Schneider raises alarm over looming British ‘energy crunch’ this winter

National GridThe UK National Grid is expected to confirm today (15 Oct) that Britain will face the highest risk of blackouts in almost a decade this winter, with the amount of ‘spare’ electricity expected to fall to just 1.2% –  if temperatures plunge as forecast.

Last night, Tanuja Randery, President UK & Ireland, Schneider Electric – the energy management and automation supplier –  warned: “The electricity supply over demand margin is at its tightest during the coldest hours of winter. It is the management of energy during these critical winter hours that will determine if the UK is plunged into darkness.

“The energy dilemma can be addressed by a multitude of forces. Most notably, the UK’s provisioning of reserve capacity, combined with active network management and integrating renewables into the grid.

“Active network management is at the heart of the UK’s energy predicament. Real-time monitoring of production, demand and flows across the grid, allow for peaks to be forecast and accommodated.  

“Overall, energy capacity has dropped because of the closure of three UK power stations since last winter. Investment in renewable energy must be encouraged as a means of avoiding future energy crunches.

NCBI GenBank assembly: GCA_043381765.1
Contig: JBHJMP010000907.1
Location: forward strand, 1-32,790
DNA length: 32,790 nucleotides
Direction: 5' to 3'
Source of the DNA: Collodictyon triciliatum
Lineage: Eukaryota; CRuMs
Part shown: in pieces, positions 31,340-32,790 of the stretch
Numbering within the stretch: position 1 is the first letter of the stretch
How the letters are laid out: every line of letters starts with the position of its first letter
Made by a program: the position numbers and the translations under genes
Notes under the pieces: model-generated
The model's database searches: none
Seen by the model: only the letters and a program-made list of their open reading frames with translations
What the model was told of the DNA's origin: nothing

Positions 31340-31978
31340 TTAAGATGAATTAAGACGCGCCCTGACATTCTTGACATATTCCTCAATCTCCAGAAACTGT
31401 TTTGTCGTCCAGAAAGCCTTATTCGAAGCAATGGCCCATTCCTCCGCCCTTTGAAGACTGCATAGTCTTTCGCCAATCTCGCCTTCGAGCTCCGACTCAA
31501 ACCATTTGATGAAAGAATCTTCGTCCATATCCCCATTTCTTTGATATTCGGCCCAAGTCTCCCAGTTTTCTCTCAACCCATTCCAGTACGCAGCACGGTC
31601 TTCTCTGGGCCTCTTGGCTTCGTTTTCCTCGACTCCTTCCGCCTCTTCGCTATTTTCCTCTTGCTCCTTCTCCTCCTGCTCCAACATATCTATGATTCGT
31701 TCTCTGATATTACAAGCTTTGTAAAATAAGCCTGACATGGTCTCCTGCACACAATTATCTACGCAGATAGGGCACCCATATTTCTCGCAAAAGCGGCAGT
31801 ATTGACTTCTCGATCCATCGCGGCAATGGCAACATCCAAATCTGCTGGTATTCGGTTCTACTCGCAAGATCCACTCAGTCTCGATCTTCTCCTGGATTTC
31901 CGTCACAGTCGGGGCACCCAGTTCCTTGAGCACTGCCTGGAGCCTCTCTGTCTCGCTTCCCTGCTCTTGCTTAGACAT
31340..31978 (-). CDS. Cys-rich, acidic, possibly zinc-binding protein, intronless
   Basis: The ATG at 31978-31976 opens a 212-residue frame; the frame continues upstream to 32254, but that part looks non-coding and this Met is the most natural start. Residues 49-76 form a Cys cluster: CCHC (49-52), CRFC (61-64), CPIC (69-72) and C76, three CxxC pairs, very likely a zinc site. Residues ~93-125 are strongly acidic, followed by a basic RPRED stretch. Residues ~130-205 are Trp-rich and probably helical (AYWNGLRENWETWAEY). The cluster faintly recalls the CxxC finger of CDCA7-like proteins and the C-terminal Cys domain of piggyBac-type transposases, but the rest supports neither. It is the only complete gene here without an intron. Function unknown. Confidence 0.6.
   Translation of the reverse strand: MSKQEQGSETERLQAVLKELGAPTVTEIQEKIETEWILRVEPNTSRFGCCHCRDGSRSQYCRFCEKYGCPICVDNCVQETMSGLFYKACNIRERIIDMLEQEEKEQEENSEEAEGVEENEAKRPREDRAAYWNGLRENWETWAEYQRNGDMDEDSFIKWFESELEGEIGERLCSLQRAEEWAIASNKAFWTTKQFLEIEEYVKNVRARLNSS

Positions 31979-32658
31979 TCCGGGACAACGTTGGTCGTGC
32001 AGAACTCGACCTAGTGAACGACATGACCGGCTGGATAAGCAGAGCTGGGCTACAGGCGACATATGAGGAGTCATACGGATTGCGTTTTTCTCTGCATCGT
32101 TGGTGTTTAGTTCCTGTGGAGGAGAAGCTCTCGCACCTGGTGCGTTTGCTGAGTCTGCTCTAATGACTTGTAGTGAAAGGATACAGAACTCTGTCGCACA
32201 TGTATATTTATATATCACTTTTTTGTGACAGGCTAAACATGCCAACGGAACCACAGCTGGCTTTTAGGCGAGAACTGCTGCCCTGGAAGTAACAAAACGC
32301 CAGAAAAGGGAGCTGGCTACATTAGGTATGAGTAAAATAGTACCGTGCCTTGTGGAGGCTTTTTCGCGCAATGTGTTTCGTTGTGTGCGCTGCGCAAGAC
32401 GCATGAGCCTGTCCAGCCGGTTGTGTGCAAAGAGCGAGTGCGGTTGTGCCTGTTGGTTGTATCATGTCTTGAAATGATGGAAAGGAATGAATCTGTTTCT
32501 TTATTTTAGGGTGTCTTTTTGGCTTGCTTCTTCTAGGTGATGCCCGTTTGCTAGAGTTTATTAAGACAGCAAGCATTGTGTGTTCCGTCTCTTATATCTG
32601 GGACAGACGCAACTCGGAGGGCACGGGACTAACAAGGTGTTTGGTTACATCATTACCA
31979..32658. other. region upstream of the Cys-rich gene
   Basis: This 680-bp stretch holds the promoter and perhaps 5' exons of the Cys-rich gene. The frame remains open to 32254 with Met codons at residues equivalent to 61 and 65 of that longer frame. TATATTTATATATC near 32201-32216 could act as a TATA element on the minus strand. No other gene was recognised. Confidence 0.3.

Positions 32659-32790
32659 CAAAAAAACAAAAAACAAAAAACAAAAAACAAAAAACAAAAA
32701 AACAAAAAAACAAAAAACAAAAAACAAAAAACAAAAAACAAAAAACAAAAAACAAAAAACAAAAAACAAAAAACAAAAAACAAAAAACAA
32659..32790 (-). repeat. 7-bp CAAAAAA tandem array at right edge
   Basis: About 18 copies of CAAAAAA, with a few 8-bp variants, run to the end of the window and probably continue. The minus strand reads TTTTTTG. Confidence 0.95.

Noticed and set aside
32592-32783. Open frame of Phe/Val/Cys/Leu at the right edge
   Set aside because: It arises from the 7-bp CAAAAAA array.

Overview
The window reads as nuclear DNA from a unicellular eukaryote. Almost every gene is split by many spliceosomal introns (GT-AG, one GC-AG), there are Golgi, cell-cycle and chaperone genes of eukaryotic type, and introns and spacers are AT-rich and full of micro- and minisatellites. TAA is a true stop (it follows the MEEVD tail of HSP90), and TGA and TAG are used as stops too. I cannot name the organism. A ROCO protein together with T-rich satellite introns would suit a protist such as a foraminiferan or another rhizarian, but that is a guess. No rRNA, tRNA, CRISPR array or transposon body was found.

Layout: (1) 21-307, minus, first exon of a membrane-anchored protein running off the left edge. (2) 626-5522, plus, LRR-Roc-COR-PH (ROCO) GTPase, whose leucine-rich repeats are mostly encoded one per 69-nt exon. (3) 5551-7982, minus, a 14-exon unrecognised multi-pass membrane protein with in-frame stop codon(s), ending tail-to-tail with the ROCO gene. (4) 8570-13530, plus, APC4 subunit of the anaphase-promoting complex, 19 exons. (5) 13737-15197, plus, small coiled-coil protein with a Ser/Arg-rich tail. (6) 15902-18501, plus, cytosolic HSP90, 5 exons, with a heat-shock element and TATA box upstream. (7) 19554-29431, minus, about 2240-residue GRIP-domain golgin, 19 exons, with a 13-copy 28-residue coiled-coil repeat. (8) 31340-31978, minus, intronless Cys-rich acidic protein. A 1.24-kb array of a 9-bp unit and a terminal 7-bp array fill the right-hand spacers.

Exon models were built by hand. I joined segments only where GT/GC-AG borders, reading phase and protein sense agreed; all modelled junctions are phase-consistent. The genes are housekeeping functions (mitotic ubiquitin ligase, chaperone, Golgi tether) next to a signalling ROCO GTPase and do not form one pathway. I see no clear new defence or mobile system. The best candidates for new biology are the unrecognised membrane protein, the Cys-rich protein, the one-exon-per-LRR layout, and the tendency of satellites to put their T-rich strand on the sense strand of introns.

“Just 9.5% of the UK’s electricity was generated by on- and offshore wind in 2014, but much more green energy production is possible. Cuts to subsidies and the curtailment of significant renewable energy projects needs to be reviewed, and quickly.”

“The immediate impact of the winter capacity crunch will be an extra 50 pence on household energy bills. For large consumers of energy in industries, that could mean planned downtime during the coldest peaks. In the long term, there must be a continued focus on creating a system that uses less energy and gains more power from renewable sources.

“Large energy-consuming industries include the chemicals sector and food and drink industry, so to place emphasis here will drive the most benefits. The focus must be on identifying, and acting on opportunities for energy savings.”

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